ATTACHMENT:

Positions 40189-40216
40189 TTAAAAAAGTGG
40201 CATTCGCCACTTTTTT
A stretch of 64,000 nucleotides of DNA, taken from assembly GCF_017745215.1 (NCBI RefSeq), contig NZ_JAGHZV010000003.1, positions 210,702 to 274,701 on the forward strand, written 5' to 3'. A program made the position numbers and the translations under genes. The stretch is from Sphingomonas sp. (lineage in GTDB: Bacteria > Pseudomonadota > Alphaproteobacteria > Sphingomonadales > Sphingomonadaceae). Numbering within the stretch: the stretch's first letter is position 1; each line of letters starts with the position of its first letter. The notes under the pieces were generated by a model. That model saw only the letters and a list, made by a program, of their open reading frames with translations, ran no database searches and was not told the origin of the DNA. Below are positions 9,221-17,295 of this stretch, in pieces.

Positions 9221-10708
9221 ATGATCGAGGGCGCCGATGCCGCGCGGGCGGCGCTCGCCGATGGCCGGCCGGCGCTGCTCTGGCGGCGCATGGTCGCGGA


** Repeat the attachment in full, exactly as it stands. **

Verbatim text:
Positions 40189-40216
40189 TTAAAAAAGTGG
40201 CATTCGCCACTTTTTT
A stretch of 64,000 nucleotides of DNA, taken from assembly GCF_017745215.1 (NCBI RefSeq), contig NZ_JAGHZV010000003.1, positions 210,702 to 274,701 on the forward strand, written 5' to 3'. A program made the position numbers and the translations under genes. The stretch is from Sphingomonas sp. (lineage in GTDB: Bacteria > Pseudomonadota > Alphaproteobacteria > Sphingomonadales > Sphingomonadaceae). Numbering within the stretch: the stretch's first letter is position 1; each line of letters starts with the position of its first letter. The notes under the pieces were generated by a model. That model saw only the letters and a list, made by a program, of their open reading frames with translations, ran no database searches and was not told the origin of the DNA. Below are positions 9,221-17,295 of this stretch, in pieces.

Positions 9221-10708
9221 ATGATCGAGGGCGCCGATGCCGCGCGGGCGGCGCTCGCCGATGGCCGGCCGGCGCTGCTCTGGCGGCGCATGGTCGCGGA